Rina Recica is 14 years old and one of the brightest students in her year group at school. Apart from her studies, she is also very much concerned with social issues and problems such as environmental protection and human rights. Over the past years, her and her friends have contributed regularly through volunteer activities in her school. “We organised a school yard cleaning initiative regularly and produced posters against bullying. But I somehow always had the feeling that we were not doing enough and that we could do more,” Rina explains.
This changed when a non-governmental organisation called TOKA approached the school offered to organise Service-Learning Clubs (volunteering clubs) with the help of two of their teachers. “This helped a lot,” says Rina, “as now we have more regular and well-coordinated activities and we also got to know other people at school who were doing volunteer activities whom we didn’t know before”.
The service-learning programme started in Kosovo five years ago and in the last three years has been implemented with the support of the European Union. In a nutshell, the programme is about helping young people get more involved in volunteerism while also acquiring new knowledge, values, and skills; such as critical thinking, communication, problem solving, social skills, decision-making, leadership, and enhanced self-efficacy and awareness for active citizenship.
Hatixhe Zeka, who is the manager of the programme, explains that many countries have volunteerism included in their formal education system through service-learning programmes. However, Kosovo is among those that do not have volunteerism as part of their formal education. “The reason for initiating this programme was fairly simple. We aimed to make young people more active in matters concerning the community and to contribute to their informal education at the same time,” says Hatixhe.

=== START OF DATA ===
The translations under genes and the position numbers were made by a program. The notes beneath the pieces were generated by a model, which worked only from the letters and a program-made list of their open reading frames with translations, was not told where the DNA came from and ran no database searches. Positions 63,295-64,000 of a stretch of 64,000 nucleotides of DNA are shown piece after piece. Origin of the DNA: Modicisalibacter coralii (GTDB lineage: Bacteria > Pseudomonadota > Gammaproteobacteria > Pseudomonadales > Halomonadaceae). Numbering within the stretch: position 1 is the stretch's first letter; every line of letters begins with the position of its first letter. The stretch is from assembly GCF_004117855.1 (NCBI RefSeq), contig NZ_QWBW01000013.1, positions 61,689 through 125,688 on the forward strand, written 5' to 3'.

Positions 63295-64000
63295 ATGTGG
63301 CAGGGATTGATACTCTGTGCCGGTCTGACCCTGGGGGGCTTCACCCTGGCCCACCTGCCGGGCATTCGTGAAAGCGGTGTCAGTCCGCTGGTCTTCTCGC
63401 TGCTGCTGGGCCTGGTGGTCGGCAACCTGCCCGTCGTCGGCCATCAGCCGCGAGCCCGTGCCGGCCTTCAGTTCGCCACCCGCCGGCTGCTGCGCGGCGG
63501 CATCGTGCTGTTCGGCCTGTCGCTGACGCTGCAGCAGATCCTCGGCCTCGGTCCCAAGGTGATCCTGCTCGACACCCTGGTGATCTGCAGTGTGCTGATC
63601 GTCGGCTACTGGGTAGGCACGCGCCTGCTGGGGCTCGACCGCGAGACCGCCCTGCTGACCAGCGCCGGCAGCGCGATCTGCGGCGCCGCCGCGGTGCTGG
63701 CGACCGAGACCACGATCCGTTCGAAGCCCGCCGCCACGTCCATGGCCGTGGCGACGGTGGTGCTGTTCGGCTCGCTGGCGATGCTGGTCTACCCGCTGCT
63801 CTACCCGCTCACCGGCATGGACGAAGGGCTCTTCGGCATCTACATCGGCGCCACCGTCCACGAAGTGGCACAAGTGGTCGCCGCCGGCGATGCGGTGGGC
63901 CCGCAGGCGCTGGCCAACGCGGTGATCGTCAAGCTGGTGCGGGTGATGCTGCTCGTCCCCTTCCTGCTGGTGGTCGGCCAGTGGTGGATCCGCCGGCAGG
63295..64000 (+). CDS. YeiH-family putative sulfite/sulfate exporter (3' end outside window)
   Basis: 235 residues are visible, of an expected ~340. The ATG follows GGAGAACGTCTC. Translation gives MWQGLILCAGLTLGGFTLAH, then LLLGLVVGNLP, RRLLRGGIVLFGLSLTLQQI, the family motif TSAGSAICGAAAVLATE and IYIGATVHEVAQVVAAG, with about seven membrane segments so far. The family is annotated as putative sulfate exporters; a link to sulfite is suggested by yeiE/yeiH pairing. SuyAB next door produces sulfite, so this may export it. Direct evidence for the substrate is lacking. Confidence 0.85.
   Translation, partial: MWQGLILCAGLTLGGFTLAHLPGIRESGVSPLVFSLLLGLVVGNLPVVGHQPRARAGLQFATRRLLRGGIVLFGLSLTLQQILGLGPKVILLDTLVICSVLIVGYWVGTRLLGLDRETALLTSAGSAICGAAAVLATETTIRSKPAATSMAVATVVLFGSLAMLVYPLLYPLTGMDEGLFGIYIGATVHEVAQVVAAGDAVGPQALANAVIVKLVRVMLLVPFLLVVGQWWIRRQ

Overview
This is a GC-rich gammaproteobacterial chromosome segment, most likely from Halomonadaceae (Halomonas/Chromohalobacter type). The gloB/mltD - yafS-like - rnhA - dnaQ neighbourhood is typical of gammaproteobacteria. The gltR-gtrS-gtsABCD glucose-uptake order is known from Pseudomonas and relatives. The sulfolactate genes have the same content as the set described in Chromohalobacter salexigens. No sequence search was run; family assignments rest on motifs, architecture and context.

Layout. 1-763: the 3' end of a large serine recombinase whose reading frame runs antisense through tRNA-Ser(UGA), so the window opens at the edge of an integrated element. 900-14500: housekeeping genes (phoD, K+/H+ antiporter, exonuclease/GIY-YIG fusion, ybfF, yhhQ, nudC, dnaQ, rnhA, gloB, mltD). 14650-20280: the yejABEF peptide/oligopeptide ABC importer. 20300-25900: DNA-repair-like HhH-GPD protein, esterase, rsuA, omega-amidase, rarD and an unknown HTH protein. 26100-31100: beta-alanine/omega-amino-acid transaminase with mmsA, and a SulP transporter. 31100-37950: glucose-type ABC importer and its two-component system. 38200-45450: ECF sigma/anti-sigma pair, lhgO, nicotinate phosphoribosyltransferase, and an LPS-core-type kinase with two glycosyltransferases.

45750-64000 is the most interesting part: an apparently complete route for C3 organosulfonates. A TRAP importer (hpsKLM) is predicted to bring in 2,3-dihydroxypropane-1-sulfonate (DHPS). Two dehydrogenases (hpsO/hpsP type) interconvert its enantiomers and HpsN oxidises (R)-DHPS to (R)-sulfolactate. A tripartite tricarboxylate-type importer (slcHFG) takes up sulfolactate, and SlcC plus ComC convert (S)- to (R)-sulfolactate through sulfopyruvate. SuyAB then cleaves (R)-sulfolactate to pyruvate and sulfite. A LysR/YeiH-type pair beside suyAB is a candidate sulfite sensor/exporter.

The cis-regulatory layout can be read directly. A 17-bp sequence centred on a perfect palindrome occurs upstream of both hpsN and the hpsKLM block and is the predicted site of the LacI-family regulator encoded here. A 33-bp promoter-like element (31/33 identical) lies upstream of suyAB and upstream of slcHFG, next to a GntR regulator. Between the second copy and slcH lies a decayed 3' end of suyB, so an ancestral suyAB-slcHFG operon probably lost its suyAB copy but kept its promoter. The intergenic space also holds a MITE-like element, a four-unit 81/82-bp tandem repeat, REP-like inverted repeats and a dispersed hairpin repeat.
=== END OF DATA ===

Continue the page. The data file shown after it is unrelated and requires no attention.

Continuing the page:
In the beginning, the programme started with a call for participation open to all school teachers across Kosovo,followed by six days of training for the selected candidates on how to coordinate and initiate volunteer activities in school. Afterwards, the trained teachers returned to their schools and started organising volunteer clubs with their students. The activities continued with weekly meetings where teachers and students started talking about concrete volunteerism actions. In these meetings, the teachers trialled used certain training techniques so the club members are better prepared for volunteering activities.
The first module was about reflection on participants’ own skills and capacities, the second introduced the cycle of preparation for volunteer action, including analysis of the needs of the community and on how to develop problem-tackling ideas, and the third reflected on the successes and gaps of the project. The volunteer clubs in each of the selected schools met up regularly over several months, and in addition to teaching new skills, each of the clubs also implemented at least one volunteer project by the end of the programme. Each project was also financially supported via a symbolic contribution where it was necessary.